Warning: method redefined

Hi,

Any idea how to track down warning: method redefined errors? Is there
a way to force errors to appear with irb when I load individual files?

AFAICS I’ve not redefined anything. It’s all my own, very small library.
This all started when I installed 1.9.2, which I’m beginning to regret
for the amount of consternation it’s causing me.

Regards,
Iain

On 24 Aug 2010, at 19:49, Iain B. wrote:

Hi,

Any idea how to track down warning: method redefined errors? Is there a way to force errors to appear with irb when I load individual files?

It turns out one of the other files in the library also had require
'file/fo’o etc, so some files were required twice. What I don’t
understand is why this would generate warnings, as my understanding is
that require can be called as multiple times but will only load the
files once. Is this incorrect?

Regards,
Iain

Iain B. wrote:

It turns out one of the other files in the library also had require
'file/fo’o etc, so some files were required twice. What I don’t
understand is why this would generate warnings, as my understanding is
that require can be called as multiple times but will only load the
files once. Is this incorrect?

It can happen if you require them in different ways, e.g.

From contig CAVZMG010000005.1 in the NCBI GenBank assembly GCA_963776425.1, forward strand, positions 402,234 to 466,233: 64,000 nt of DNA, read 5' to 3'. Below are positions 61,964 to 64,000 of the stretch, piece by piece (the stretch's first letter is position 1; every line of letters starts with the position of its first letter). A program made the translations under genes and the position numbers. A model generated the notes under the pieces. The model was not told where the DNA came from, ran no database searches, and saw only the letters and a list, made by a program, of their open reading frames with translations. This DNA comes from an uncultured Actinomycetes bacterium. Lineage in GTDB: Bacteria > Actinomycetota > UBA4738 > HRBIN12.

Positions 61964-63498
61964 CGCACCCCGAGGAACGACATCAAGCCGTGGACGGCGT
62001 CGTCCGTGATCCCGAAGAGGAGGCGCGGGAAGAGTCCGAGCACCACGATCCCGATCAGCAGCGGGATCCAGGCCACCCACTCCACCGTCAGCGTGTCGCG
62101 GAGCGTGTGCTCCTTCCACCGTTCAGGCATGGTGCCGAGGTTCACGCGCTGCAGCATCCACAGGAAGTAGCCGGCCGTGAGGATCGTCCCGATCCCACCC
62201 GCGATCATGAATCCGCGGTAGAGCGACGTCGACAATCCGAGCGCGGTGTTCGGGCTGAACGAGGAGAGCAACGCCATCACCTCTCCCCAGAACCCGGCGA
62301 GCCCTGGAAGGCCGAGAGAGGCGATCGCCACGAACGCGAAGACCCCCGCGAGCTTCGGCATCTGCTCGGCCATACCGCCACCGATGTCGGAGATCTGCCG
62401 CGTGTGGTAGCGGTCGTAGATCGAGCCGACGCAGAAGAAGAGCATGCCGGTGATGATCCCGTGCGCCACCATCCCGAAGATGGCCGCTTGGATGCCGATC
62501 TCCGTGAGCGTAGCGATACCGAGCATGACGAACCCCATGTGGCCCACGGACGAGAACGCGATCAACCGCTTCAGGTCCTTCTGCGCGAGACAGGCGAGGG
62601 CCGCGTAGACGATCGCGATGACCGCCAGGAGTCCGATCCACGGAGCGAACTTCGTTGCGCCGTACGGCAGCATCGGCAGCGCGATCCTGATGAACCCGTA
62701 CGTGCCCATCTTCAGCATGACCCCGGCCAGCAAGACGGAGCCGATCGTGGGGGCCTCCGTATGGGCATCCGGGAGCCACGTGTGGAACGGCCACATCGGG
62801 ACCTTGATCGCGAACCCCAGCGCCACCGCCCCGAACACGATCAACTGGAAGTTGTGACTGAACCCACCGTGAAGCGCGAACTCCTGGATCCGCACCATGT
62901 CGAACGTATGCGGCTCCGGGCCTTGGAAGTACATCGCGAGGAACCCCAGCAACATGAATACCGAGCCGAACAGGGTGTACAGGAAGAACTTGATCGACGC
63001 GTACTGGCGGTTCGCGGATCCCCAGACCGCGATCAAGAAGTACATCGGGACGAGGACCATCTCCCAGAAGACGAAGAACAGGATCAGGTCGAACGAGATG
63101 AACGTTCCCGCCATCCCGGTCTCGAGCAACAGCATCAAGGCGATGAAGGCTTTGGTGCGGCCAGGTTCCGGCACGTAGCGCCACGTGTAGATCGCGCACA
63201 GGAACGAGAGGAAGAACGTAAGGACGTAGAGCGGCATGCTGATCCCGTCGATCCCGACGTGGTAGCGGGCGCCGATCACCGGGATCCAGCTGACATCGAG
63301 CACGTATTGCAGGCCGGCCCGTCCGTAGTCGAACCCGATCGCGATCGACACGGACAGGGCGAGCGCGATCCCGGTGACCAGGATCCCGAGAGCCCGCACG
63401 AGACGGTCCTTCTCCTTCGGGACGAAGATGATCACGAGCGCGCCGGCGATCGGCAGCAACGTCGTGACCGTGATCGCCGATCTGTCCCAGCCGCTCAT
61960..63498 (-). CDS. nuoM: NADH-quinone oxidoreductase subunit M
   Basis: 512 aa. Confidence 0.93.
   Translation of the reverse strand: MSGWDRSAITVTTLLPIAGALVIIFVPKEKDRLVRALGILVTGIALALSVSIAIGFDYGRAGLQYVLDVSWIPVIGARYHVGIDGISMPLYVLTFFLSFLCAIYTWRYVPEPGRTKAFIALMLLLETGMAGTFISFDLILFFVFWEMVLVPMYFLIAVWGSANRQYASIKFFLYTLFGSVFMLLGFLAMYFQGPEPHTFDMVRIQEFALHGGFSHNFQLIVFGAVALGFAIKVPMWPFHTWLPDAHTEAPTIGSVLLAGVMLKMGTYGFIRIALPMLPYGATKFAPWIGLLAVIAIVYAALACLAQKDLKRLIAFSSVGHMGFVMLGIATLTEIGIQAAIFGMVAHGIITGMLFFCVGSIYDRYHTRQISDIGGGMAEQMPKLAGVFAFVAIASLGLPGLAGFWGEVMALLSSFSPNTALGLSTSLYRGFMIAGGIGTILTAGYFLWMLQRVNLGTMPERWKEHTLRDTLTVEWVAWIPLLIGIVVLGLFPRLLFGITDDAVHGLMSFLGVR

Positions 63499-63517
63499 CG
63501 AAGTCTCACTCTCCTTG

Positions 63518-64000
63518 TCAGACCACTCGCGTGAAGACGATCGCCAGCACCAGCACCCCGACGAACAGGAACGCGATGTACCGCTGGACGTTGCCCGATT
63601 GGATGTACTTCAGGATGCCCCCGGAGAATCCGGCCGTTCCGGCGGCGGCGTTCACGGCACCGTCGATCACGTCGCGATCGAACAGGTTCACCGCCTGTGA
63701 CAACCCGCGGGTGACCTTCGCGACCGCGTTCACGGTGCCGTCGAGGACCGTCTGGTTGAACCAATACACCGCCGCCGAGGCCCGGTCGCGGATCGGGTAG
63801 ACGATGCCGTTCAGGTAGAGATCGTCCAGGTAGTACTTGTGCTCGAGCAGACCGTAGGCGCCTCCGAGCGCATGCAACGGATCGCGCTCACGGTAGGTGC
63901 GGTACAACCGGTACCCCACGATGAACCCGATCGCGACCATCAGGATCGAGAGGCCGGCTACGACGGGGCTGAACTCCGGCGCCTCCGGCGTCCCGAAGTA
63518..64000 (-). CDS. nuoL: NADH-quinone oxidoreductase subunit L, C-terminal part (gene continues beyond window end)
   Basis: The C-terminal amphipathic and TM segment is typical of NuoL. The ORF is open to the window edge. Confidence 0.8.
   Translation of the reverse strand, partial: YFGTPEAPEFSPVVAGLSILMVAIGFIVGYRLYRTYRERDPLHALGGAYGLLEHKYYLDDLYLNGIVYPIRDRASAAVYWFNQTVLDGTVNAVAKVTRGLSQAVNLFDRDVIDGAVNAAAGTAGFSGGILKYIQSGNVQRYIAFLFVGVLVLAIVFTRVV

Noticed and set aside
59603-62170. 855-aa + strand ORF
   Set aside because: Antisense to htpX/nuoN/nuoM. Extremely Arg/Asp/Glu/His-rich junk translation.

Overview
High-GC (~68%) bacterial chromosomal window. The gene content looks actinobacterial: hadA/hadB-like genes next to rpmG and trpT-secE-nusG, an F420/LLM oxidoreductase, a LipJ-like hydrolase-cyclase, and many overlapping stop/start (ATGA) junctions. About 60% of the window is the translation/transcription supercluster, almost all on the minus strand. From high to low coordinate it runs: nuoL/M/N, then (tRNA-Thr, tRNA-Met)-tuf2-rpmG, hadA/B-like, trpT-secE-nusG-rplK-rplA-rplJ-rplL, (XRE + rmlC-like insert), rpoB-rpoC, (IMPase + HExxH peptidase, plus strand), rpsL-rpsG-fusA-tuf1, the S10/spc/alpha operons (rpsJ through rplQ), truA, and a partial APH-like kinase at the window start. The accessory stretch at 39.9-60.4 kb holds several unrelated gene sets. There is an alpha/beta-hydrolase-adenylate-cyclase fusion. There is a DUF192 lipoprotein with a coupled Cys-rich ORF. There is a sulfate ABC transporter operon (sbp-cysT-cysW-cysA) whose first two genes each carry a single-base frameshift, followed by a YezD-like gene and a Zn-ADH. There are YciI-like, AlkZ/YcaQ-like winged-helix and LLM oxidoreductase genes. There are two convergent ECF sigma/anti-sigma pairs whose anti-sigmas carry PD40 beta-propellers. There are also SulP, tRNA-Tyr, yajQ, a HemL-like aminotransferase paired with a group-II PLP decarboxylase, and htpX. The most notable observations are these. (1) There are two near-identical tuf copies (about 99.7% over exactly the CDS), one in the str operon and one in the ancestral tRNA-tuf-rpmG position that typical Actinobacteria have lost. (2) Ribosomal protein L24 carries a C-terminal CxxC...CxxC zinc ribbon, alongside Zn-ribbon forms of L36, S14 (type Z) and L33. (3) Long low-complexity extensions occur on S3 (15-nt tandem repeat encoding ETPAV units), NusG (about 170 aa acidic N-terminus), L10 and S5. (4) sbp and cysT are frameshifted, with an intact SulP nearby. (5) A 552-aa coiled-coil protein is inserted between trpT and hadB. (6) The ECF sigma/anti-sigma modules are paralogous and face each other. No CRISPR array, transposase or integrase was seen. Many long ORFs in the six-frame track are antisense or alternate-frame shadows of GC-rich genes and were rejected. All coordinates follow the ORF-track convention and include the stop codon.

require ‘file/fo’
require ‘./file/fo’
require ‘…/lib/file/fo’
require File.join(File.dirname(FILE), ‘fo’)

If that’s what’s happening, the solution is to be consistent with your
require statements, and if necessary set up $: (aka $LOAD_PATH) suitably
at the start of your program.

On 26 Aug 2010, at 14:57, Brian C. wrote:

require ‘./file/fo’
require ‘…/lib/file/fo’
require File.join(File.dirname(FILE), ‘fo’)

If that’s what’s happening, the solution is to be consistent with your
require statements, and if necessary set up $: (aka $LOAD_PATH) suitably
at the start of your program.

Posted via http://www.ruby-forum.com/.

Ah, I see. Yes, a part of the code was dynamically calling require, and
the offending statements were static.

One more gotcha in the bag! Thanks. Nice thing about all the “gotchas”
I’ve found in Ruby so far is that they may be frustrating at the time,
but they don’t kill the fun of the language.

Regards,
Iain

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